It is not uncommon for people to wonder whether eating eggs is healthy. If it is healthy then how many eggs one should eat in a week.
This confusion is quite understandable. Eggs have developed a reputation of being high on cholesterol. But we do not know to what extent dietary cholesterol raises blood cholesterol level. Many scientists believe that saturated fats and trans fats have a greater role than does dietary cholesterol in raising blood cholesterol level.
The American Heart Association has said that as long as you limit dietary cholesterol from other sources, it may be possible to include a daily egg in a healthy diet.
Here is what the Mayo Clinic website says: One large egg has about 213 milligrams (mg) of cholesterol — all of which is found in the yolk. If you are healthy, it’s recommended that you limit your dietary cholesterol intake to less than 300 mg a day. If you have cardiovascular disease, diabetes or high LDL (or “bad”) cholesterol, you should limit your dietary cholesterol intake to less than 200 mg a day. Therefore, if you eat an egg on a given day, it’s important to limit or avoid other sources of cholesterol for the rest of that day.
If you like eggs but don’t want the extra cholesterol, use egg whites. Egg whites contain no cholesterol. You may also use cholesterol-free egg substitutes, which are made with egg whites. If you want to reduce cholesterol in a recipe that calls for eggs, use two egg whites or 1/4 cup cholesterol-free egg substitute in place of one whole egg.
I have been eating eggs all my life. These days I prefer to eat egg white. Occasionally, I do eat a whole egg and sometimes I eat eggs fortified with omega-3 fatty acids.
Does it matter how we cook our egg?
My enquiries and research tells me that different methods of cooking eggs do not make a difference in nutrient content. But we should remember that composition of a prepared food is the combination of all the ingredients used and the method used to prepare the food.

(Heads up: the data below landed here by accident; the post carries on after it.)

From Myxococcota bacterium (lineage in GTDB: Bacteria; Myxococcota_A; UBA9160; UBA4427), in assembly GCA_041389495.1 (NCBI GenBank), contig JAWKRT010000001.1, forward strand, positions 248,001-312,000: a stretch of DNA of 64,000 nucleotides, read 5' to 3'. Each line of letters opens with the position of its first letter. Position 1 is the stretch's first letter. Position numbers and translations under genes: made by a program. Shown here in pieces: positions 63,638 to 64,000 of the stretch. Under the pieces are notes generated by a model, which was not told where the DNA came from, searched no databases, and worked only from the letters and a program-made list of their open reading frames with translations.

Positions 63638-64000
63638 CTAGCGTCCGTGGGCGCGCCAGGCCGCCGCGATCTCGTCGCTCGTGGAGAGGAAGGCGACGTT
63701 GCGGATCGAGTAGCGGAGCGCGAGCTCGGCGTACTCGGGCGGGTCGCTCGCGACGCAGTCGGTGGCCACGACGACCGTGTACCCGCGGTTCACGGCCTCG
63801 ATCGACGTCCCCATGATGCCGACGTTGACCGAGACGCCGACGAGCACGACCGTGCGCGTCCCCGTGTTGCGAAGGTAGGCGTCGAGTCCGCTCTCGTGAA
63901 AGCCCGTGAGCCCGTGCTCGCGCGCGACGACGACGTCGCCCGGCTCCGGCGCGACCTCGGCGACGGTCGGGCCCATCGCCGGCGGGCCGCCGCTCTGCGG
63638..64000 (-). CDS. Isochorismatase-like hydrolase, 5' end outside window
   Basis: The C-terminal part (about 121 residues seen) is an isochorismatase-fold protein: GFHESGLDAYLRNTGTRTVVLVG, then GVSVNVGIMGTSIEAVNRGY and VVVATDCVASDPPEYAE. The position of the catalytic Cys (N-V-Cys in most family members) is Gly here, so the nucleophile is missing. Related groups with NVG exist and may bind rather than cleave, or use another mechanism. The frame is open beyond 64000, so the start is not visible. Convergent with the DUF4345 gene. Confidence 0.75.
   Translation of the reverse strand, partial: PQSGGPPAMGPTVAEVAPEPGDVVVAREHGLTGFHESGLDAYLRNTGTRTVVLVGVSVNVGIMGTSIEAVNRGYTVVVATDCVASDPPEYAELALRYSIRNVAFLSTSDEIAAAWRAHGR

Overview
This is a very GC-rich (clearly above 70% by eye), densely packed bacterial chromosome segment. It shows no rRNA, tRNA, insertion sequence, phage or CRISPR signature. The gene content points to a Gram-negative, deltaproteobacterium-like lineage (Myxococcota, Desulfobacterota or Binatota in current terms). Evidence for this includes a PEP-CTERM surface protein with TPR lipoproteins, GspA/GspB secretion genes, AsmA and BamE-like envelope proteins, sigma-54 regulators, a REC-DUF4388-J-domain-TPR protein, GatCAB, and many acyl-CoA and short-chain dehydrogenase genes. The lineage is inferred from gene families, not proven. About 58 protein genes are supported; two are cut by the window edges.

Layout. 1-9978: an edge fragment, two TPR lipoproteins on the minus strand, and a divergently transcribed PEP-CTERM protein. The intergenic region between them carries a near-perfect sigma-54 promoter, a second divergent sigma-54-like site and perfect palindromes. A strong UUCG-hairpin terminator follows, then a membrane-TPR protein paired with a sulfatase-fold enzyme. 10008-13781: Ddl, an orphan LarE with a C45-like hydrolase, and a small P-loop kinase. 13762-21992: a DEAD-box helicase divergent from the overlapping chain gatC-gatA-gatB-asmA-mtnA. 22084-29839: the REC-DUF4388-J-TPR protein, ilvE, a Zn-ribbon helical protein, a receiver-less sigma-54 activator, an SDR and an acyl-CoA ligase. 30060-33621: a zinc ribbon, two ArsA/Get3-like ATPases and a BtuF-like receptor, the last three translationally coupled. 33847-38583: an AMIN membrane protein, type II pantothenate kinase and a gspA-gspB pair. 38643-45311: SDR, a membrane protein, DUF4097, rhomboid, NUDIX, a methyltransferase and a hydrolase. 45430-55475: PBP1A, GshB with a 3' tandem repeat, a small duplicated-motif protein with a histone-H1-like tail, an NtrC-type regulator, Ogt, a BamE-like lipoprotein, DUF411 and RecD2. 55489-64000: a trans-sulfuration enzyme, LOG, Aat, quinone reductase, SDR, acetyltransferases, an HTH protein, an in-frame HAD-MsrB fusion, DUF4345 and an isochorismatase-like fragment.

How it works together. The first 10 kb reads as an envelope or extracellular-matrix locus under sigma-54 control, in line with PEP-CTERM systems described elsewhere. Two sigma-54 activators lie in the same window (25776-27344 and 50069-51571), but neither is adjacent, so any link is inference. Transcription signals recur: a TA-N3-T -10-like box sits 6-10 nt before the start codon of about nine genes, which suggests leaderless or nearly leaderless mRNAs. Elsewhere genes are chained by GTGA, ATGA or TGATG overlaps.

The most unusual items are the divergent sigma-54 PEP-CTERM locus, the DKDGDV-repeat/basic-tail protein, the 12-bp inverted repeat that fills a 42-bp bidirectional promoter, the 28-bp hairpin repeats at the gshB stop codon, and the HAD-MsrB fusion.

For example, fried egg will have higher fat content due to presence of oil. A typical scrambled egg may have some dairy product which will contribute its own nutrients and calories to the preparation. Same principle applies when preparing an omelet.
A cooked egg also loses water so the nutrients are more concentrated. Protein in the cooked egg is more digestible than an uncooked egg because cooking slightly denatures the protein.
There are no known benefits of eating raw eggs. In fact eating raw eggs is considered unsafe because of the risk of salmonella infection. Though the odds are pretty low – in US it is estimated to be 0.045 per cent and only one egg in 20,000 eggs is estimated to contain salmonella. Salmonella does not grow well at cold temperatures; therefore, refrigeration is very important. Properly cooked eggs destroys salmonella.
For safety reasons eggs should be cooked until the white and yolk are solid. We should be careful with recipes that require raw shell eggs or partly cooked eggs but do not require any heating to reach a temperature which will harden the egg white and the egg yolk.
Egg is considered to be a complete food. It is low in calories (79 calories) and is loaded with protein, important vitamins and minerals. Egg is low in fat but the yolk is high in cholesterol. Yolk is also high in calories (egg white 16 calories vs. yolk 63 calories per egg).
An egg a day is now considered safe for those people who have no cardiac or cholesterol problems. But egg white is healthier and safer to eat as it is low in calories with no fat or cholesterol. Egg white cartons can be easily purchased from Canadian supermarkets.
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